Surely if that was the case, then neither is someone’s interpretation of the report. You can’t ignore the findings of the most recent report and insist on using the findings of a historical report, as if they are current, by the same government just because you don’t like the findings. Fletcherchristian101 (talk) 15:33, 8 September 2021 (UTC)Reply[reply]

We're not ignoring any findings. It's already been included in the article that some IRA weaponry may be outstanding. We don't need a new sentence every time someone makes a similar redundant claim or some rusty bullets get dug up. FDW777 (talk) 13:40, 14 September 2021 (UTC)Reply[reply]
@Fletcherchristian101 when can I come train and work for my money I own Ireland co Fermanagh and EU bit I can call this all euro (talk) 02:37, 4 March 2022 (UTC)Reply[reply]
On the basis of your argument FDW777 then this entire article and all sources are not factual. What do you consider factual?
An intelligence report is certainly a stronger material source than most journalists (who are either actively biased or, as we all do, suffer from unconscious bias). To argue that an intelligence report published by a Western country cannot be factual (or is at least of more quality than someone penning an article referring to it - without any investigative journalism) is quite frankly absurd. If that logic is followed through to conclusion, as I said originally, then every single source referred to in this article cannot be factual. If Armstrong said the moon was made of green cheese would that be considered a fact by you? Just trying to understand the logic here as there appears to be a very strong case of POV here rather than the impartiality required.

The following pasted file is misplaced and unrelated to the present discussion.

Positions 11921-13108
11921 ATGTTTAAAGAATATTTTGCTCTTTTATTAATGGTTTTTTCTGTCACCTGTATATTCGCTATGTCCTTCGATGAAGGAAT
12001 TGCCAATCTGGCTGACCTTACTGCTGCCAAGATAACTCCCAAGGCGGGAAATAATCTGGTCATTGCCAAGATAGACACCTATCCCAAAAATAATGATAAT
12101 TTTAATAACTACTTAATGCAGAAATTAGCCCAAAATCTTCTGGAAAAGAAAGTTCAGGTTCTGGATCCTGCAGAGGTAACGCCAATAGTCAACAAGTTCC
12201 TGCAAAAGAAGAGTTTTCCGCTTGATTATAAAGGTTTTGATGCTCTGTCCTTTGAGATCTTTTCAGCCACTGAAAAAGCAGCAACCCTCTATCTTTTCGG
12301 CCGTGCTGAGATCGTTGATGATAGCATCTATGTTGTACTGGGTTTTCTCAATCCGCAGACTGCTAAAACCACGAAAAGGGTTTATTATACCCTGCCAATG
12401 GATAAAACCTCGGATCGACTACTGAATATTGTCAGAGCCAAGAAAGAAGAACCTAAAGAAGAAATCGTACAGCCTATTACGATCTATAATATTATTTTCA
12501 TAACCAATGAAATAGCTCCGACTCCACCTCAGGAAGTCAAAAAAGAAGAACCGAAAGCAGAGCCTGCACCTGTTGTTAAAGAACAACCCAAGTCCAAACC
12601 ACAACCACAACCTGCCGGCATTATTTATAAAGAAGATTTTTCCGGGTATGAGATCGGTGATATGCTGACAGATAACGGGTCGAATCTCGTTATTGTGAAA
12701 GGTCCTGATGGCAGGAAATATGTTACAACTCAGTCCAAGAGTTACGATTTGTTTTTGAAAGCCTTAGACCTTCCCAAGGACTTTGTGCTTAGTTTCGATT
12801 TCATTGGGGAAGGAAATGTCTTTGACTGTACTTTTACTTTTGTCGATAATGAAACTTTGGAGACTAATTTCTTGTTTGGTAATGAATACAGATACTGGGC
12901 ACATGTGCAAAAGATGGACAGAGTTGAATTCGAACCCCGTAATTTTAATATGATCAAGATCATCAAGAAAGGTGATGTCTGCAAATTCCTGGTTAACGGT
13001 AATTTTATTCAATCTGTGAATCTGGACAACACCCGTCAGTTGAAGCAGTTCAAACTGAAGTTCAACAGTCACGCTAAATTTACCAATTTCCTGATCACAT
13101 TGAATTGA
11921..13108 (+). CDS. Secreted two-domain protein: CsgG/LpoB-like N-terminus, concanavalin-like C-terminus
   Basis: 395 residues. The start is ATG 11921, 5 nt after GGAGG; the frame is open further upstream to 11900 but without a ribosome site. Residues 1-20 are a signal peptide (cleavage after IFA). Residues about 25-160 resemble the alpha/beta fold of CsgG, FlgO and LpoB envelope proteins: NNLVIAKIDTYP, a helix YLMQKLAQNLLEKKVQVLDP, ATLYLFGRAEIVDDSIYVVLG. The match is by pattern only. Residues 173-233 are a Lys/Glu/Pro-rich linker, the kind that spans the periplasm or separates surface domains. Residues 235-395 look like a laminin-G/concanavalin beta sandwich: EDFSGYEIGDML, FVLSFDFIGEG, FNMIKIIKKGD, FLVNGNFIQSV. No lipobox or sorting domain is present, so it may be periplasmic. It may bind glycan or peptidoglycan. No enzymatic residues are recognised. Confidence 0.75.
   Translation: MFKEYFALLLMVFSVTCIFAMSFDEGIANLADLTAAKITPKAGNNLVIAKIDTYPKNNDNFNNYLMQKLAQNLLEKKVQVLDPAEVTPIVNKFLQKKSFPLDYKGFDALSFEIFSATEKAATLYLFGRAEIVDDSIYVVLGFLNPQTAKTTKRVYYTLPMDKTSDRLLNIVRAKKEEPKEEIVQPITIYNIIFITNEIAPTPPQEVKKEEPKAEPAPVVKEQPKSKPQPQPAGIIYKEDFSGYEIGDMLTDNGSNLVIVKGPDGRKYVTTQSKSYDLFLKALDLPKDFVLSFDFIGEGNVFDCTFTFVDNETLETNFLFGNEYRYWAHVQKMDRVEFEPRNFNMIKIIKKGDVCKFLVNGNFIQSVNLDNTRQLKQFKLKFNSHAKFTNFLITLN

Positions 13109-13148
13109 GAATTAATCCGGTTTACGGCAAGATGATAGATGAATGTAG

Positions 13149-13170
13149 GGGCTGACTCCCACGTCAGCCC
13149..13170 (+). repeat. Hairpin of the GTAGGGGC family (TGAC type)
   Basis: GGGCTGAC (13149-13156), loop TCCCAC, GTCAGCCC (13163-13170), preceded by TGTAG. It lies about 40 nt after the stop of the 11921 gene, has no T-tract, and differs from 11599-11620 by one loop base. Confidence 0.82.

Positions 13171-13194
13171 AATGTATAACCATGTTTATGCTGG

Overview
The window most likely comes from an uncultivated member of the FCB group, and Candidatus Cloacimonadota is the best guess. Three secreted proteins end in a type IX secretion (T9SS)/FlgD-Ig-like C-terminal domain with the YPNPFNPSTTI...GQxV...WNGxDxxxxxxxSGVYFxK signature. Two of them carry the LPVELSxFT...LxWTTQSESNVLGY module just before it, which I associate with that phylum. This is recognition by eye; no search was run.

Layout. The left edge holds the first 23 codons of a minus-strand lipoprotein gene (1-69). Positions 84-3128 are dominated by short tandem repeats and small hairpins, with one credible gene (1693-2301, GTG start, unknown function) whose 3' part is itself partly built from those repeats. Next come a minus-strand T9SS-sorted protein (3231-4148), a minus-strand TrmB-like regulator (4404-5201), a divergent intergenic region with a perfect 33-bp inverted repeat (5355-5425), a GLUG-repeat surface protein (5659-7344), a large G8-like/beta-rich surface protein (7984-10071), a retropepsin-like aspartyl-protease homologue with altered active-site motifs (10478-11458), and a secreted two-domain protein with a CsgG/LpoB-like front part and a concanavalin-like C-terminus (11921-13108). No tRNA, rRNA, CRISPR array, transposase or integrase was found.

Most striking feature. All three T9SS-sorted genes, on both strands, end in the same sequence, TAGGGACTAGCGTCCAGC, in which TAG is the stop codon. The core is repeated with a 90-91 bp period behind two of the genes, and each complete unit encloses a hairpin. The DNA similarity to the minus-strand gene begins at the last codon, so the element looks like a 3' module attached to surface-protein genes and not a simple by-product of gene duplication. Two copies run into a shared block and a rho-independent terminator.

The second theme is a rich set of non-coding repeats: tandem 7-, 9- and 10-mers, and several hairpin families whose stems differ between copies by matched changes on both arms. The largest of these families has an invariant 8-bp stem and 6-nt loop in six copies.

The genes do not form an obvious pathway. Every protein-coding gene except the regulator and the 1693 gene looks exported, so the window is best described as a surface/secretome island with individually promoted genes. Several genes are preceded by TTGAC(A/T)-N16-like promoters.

"The report can say the moon is made of green cheese, it does not make it a fact. That applies to any intelligence report produced by any government, they are not necessarily facts. FDW777 (talk) 19:18, 6 September 2021 (UTC)" TheSquareMile (talk) 23:02, 23 August 2022 (UTC)Reply[reply]